Rapper Cleared Of Profanity Charges

A Norfolk, Va., judge has dropped a misdemeanor profanity charge against rapper Raymond "Boots" Riley after hearing that the state law cited in the charge was previously ruled unconstitutional.

Riley was issued a misdemeanor for using obscenity in public when he reportedly introduced the band Galactic using a variation of the F-word at the Bayou Boogaloo and Cajun Festival in June.

However, city attorney Jack Cloud recently explained in court that the state law addressing the use of profane language in public was ruled unconstitutional by the Virginia Court of Appeals 19 years ago, according to the Virginian-Pilot.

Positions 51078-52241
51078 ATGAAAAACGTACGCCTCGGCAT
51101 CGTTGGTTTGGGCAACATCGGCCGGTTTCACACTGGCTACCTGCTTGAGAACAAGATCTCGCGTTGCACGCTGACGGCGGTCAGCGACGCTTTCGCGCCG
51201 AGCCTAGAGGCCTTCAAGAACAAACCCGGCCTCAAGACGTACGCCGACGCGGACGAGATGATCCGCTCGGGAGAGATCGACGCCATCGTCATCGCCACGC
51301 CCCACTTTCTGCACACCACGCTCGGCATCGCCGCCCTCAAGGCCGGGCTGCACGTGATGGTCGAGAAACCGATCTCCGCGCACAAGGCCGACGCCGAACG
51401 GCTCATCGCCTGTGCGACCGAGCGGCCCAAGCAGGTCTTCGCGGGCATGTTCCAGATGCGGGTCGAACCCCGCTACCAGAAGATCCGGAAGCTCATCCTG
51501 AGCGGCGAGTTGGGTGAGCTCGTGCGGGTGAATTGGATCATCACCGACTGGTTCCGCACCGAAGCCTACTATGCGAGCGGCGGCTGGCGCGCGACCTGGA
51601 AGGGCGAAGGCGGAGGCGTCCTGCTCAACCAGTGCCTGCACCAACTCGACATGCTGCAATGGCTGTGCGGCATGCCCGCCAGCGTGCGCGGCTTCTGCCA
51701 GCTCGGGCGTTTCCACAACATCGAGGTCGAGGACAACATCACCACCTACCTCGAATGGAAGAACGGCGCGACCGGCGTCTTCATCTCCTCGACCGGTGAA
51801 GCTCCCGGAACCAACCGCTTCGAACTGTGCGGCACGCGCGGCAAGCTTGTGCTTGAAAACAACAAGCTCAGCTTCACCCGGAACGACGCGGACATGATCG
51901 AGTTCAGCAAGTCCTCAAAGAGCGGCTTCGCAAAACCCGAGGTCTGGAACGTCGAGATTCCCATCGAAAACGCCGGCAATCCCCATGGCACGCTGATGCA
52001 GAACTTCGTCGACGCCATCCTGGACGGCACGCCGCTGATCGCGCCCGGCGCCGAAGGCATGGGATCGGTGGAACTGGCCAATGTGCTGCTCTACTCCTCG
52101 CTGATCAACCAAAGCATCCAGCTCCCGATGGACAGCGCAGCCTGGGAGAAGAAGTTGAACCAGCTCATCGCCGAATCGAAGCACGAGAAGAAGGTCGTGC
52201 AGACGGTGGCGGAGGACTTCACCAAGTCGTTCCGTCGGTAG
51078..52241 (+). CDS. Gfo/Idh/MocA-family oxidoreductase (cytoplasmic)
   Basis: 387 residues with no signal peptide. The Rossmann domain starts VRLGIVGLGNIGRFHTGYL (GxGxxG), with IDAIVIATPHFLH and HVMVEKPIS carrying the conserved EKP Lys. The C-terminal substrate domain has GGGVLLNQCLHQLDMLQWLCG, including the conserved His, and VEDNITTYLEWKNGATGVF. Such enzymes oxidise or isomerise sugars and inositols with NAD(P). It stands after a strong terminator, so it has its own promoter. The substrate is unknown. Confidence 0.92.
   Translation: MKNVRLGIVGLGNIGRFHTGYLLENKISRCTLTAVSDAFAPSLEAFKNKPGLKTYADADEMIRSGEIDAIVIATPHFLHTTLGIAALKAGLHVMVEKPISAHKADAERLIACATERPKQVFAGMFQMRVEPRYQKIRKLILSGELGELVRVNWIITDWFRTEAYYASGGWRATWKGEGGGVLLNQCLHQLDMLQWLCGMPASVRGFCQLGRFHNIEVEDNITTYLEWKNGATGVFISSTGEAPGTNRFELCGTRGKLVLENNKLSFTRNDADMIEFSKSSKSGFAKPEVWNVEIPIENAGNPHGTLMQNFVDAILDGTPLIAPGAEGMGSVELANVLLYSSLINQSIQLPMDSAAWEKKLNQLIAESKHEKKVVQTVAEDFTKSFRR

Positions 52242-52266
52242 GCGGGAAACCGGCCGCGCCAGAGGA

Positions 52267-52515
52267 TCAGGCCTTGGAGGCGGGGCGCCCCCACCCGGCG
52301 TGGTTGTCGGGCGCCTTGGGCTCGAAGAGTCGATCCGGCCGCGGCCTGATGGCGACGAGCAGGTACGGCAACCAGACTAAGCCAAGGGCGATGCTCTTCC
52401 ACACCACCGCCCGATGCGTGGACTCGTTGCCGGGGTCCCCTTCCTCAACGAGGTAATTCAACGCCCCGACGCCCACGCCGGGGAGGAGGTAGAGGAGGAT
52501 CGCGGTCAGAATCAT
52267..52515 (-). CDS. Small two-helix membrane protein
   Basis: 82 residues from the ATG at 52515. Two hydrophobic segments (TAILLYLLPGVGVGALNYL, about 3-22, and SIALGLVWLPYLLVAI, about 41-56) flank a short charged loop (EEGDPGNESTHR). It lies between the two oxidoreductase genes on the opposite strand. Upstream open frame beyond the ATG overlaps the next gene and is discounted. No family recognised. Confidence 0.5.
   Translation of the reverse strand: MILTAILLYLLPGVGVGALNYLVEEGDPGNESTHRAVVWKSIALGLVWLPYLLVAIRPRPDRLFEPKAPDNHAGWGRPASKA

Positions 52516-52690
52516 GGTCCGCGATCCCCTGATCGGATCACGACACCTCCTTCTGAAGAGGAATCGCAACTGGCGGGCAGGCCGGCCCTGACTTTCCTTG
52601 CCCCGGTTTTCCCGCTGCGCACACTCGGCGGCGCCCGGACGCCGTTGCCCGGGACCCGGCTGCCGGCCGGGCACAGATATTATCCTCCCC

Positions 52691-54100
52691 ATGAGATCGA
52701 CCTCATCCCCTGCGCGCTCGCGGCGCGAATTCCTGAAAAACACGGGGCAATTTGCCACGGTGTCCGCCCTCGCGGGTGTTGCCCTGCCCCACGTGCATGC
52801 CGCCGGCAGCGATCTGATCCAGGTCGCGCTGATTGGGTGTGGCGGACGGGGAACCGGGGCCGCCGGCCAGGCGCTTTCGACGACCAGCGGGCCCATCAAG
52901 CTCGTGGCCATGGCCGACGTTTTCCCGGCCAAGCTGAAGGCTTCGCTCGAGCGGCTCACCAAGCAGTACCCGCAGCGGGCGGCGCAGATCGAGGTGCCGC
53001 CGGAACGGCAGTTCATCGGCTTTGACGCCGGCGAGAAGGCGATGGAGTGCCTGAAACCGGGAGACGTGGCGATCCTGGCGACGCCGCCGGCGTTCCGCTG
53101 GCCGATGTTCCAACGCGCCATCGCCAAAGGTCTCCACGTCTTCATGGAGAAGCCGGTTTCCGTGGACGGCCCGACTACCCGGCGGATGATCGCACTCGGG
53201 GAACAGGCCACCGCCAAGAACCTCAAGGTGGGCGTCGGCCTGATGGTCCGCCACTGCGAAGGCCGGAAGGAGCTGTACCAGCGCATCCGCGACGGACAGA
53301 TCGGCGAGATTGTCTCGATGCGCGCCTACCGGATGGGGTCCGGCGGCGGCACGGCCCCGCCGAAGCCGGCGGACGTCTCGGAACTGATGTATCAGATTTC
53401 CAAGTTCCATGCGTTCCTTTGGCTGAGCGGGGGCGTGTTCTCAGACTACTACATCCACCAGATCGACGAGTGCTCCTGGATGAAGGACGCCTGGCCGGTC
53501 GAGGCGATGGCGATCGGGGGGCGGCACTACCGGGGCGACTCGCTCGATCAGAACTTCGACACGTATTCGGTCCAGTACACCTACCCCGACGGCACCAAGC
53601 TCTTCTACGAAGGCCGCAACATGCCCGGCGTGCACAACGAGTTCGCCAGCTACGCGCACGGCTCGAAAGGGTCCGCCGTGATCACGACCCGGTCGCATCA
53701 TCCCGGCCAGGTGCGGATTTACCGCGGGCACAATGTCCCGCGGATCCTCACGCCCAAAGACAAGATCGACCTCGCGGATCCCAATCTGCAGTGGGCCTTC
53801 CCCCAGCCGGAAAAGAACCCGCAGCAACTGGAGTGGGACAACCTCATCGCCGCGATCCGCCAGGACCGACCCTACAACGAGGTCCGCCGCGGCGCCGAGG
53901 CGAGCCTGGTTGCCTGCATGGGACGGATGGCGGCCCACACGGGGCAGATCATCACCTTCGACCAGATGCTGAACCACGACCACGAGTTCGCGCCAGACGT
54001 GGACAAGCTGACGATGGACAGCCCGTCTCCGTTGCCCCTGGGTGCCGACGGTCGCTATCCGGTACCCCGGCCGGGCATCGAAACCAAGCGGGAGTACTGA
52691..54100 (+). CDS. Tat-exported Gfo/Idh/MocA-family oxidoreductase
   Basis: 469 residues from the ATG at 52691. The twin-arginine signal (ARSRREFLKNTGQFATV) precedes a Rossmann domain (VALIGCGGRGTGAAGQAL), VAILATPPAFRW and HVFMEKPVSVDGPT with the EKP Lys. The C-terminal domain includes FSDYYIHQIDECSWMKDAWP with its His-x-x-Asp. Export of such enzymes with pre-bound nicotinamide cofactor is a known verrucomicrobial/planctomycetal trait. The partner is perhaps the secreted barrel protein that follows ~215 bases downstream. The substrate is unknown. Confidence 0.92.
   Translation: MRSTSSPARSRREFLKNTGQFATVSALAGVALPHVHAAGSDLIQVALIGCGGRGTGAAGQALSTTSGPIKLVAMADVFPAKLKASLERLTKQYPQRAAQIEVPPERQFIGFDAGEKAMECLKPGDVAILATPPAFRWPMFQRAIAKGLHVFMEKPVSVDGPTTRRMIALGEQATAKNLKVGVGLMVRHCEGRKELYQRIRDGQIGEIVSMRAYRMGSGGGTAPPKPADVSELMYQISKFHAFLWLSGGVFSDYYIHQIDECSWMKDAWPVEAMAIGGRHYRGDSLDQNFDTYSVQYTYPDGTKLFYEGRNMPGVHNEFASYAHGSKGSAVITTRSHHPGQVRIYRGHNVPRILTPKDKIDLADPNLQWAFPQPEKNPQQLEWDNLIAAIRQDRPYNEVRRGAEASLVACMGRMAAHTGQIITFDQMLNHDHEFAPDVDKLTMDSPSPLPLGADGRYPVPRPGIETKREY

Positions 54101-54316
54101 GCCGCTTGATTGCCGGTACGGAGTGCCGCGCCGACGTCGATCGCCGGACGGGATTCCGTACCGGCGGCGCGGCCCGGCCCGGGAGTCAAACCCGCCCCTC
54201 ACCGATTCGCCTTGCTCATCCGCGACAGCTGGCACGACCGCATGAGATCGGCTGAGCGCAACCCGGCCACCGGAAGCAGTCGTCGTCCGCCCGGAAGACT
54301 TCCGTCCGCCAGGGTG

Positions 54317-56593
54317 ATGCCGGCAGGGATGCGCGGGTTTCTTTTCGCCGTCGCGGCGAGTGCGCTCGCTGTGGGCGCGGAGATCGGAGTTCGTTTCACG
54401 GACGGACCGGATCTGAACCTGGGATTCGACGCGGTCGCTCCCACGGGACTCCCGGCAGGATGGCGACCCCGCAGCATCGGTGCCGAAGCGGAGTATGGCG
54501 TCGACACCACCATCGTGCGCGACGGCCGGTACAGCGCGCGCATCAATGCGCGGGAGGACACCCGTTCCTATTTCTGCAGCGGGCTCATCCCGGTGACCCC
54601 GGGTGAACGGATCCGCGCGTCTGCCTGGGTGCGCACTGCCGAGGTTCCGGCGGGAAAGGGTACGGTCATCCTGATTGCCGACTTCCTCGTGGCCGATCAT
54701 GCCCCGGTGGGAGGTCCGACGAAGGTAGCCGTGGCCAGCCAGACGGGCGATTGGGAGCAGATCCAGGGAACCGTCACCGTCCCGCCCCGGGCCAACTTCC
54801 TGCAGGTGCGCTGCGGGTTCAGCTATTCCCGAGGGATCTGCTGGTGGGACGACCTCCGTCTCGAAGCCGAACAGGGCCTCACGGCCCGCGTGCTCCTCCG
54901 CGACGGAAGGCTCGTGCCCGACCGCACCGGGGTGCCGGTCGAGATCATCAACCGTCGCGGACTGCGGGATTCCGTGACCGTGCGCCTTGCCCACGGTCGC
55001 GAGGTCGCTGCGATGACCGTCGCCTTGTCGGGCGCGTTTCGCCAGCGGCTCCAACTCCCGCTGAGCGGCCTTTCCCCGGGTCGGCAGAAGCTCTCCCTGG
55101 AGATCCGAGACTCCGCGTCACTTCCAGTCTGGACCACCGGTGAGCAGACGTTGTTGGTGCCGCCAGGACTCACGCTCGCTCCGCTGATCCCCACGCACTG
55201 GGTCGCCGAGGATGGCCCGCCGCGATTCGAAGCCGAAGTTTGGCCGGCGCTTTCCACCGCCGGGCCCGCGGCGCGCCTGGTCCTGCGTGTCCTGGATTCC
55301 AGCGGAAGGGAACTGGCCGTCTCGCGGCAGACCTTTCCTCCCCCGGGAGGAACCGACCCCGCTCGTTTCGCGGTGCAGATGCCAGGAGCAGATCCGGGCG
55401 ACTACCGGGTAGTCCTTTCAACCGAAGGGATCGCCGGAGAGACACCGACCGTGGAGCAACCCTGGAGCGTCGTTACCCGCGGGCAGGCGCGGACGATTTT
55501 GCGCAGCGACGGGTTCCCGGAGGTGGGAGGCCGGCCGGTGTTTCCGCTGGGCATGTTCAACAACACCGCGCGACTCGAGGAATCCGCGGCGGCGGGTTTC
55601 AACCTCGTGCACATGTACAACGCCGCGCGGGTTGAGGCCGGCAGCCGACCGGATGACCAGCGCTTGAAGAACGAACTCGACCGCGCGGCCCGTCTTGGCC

"Why the state of Virginia hasn’t modified its statute I don’t know," Cloud said. "But that occasionally happens, and unfortunately it then lies in the code as a kind of time bomb that unsuspecting police officers sometimes caption."

On top of dismissing Riley’s charges, Cloud suggested the city of Norfolk amend its profanity ordinance, the paper said.

Following the festival incident, promoter Festevents made the decision to insert a no-profanity clause into all future contracts with bands and artists who play the city’s Town Point Park.